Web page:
I was raised in a West Texas city and attended a Lutheran Church with my family. I suppose like most kids, I liked some parts of going to church and others not so much. The sermons weren’t that interesting to me but one thing I really liked was going to Holy Communion. There was something sacred about it to me and sharing it with others seemed special. Being part of a divine communion is something profound.
Eventually, I found that Christian theology as a system wasn’t compelling to me anymore, but I also felt there was a revelatory depth to some things. Still do. To me, the incarnation story has a profound truth but probably not as thought of in Christian theology. I think the incarnation concept in mainstream Christianity is too narrow, referring to an individual life. Instead, I believe everything is an incarnation from quarks to humans. I call all these aspects of God-as-transcendent in living finite lives (God-as-living). So God has a Divine Life and it occurs within a communion of all things. God lives each life within the constraints of each situation. (Here are some metaphors for this: here, here, and here)
It’s tempting in this age of individuality to focus on that individuality and separateness. Now, seeing ourselves as individuals can be important. We have an agency and act as individuals. But we may have a sense that our actions are primarily local — affecting just those around us and not reaching much beyond that. This might be thought of as particularly true for ordinary people who don’t have the spotlight of fame or fortune. Sure, those individuals who are prominent and are influencers can have a broad effect. Often that is just irrelevant like a superficial shifting tide. However, there are also countless thoughts and actions of ordinary people every day that shape how the world evolves and changes. In the grand scheme of things, I think, these are much more important.
In a divine idealism, the idea of an only local effect is ill-conceived. That is because every event no matter how small it might seem “changes the Mind of God”. Here’s are a couple of Venn diagram metaphors that illustrate this:
You’ll notice there are overlaps with the individual parts of the diagram. In a communion, everything participates in and effects everything else.
God has certain purposes in mind for this reality. Every event shapes what can follow and how God reacts to it. When God-as-living (us and everything else) makes a free decision and subsequent action, that changes things. Since life is constrained, the possibilities are also reshaped within those constraints. Since God-as-transcendent has a purpose for this particular divine life, those changes impact how God-as-transcendent acts. I’ve used the metaphor many times of an author in creating a narrative. As the narrative proceeds, often the author may be surprised by the direction it takes (free-will). So, the author makes adjustments such that the narrative proceeds according to the author’s goals.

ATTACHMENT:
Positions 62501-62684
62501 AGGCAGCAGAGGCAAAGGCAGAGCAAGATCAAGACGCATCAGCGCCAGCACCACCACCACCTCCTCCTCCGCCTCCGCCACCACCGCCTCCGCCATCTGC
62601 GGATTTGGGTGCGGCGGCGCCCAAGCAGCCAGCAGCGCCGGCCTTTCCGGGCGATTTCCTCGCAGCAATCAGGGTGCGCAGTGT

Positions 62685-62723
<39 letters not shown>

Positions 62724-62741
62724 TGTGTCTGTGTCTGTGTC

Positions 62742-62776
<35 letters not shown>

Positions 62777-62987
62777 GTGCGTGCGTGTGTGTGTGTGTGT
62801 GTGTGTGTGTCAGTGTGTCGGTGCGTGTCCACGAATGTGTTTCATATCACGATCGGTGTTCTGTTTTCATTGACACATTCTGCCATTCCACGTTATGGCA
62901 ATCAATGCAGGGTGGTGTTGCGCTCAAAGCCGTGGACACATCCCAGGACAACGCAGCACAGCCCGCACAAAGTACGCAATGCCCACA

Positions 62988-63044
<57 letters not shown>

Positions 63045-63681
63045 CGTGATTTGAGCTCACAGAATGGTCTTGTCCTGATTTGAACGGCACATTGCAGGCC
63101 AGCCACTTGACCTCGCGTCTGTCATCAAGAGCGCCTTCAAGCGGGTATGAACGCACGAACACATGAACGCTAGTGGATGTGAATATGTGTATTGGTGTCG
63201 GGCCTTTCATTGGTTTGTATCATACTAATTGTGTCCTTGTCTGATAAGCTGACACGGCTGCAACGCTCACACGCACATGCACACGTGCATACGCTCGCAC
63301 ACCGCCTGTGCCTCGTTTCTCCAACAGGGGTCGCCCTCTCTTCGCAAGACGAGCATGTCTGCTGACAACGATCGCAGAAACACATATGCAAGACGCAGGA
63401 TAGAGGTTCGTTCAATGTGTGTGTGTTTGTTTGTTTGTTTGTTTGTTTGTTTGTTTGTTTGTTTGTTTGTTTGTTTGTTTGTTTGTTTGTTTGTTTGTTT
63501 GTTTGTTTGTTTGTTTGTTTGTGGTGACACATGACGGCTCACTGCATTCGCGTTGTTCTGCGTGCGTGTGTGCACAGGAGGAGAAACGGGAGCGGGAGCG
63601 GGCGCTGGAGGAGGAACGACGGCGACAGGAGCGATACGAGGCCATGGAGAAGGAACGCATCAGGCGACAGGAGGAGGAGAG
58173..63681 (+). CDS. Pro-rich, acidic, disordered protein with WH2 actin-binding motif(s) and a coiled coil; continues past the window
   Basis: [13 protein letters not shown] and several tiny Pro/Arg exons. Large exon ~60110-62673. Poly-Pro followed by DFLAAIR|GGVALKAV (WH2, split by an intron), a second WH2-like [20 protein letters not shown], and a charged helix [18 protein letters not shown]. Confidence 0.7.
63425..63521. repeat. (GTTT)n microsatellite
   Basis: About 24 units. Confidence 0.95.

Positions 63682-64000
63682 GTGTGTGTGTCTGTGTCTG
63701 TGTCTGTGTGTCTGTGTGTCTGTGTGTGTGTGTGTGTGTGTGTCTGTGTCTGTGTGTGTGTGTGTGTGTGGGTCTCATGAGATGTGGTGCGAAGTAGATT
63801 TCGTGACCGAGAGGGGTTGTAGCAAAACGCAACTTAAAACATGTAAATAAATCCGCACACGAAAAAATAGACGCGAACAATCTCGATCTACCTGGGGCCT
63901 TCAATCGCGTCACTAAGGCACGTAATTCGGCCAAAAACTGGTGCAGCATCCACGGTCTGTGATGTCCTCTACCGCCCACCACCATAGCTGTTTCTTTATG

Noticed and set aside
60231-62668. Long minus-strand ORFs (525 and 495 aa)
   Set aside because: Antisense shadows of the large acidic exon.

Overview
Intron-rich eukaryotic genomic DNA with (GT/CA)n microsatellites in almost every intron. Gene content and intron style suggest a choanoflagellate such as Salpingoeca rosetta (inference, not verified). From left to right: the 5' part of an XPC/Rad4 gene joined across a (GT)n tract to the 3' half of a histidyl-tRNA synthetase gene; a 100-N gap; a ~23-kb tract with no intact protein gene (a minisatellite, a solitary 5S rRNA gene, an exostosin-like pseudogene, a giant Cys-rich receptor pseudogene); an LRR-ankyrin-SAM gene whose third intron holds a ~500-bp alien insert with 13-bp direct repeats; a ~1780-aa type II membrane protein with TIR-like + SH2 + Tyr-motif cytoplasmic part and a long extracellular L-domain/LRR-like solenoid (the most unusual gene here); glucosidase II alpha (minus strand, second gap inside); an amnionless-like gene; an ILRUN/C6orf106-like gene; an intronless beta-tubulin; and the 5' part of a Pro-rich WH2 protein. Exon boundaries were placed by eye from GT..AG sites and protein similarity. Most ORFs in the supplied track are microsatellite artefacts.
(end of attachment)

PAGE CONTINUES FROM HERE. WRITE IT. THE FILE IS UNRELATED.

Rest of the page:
Every thought and action has an effect. Each act of kindness, goodness, creativity, courage, etc. offers new possibilities within the Mind of God for the future. These individual acts also occur within the communion of all things. What might seem like a small event can spread rapidly. As a metaphor, we can see how this can occur within our own minds. As we struggle with issues in our own life there can be a kairotic moment (a moment of dramatic change) where a small change or event can have far-reaching consequences. In scientific terms, this fits into the phenomena of chaos theory (the butterfly effect) — an amplifying effect where a very small change can create a dramatic result. Another way this has been expressed recently is as “a tipping point”.
What this means personally is that no matter who you are, your actions can make a profound difference. Your actions occur within the Communion of the Divine Life. They affect others around you but also ripple out far beyond that and combine with the thoughts and actions of others in the communion to shape the future. This combination can create profound new possibilities for God to embrace and act upon. Who knows? Your individual, simple act of kindness and love may create a kairotic moment, a tipping point where love and kindness spread more broadly.